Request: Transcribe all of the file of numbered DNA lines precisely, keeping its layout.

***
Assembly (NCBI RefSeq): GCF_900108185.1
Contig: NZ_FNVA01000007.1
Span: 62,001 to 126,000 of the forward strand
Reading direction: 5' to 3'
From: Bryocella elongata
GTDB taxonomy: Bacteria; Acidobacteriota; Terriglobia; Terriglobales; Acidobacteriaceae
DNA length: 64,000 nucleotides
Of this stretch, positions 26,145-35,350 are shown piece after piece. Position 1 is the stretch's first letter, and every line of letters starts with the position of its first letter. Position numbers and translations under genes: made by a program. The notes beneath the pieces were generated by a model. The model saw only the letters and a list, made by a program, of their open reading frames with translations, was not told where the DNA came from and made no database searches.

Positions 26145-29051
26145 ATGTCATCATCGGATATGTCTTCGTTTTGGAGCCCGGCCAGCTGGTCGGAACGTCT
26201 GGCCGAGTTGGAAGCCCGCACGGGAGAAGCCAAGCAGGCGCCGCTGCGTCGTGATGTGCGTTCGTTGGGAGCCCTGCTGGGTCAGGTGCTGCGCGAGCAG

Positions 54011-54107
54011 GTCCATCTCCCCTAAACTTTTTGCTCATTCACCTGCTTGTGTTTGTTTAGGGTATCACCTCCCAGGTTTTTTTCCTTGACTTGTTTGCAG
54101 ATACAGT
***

Assembly (NCBI RefSeq): GCF_900108185.1
Contig: NZ_FNVA01000007.1
Span: 62,001 to 126,000 of the forward strand
Reading direction: 5' to 3'
From: Bryocella elongata
GTDB taxonomy: Bacteria; Acidobacteriota; Terriglobia; Terriglobales; Acidobacteriaceae
DNA length: 64,000 nucleotides
Of this stretch, positions 26,145-35,350 are shown piece after piece. Position 1 is the stretch's first letter, and every line of letters starts with the position of its first letter. Position numbers and translations under genes: made by a program. The notes beneath the pieces were generated by a model. The model saw only the letters and a list, made by a program, of their open reading frames with translations, was not told where the DNA came from and made no database searches.

Positions 26145-29051
26145 ATGTCATCATCGGATATGTCTTCGTTTTGGAGCCCGGCCAGCTGGTCGGAACGTCT
26201 GGCCGAGTTGGAAGCCCGCACGGGAGAAGCCAAGCAGGCGCCGCTGCGTCGTGATGTGCGTTCGTTGGGAGCCCTGCTGGGTCAGGTGCTGCGCGAGCAG

Positions 54011-54107
54011 GTCCATCTCCCCTAAACTTTTTGCTCATTCACCTGCTTGTGTTTGTTTAGGGTATCACCTCCCAGGTTTTTTTCCTTGACTTGTTTGCAG
54101 ATACAGT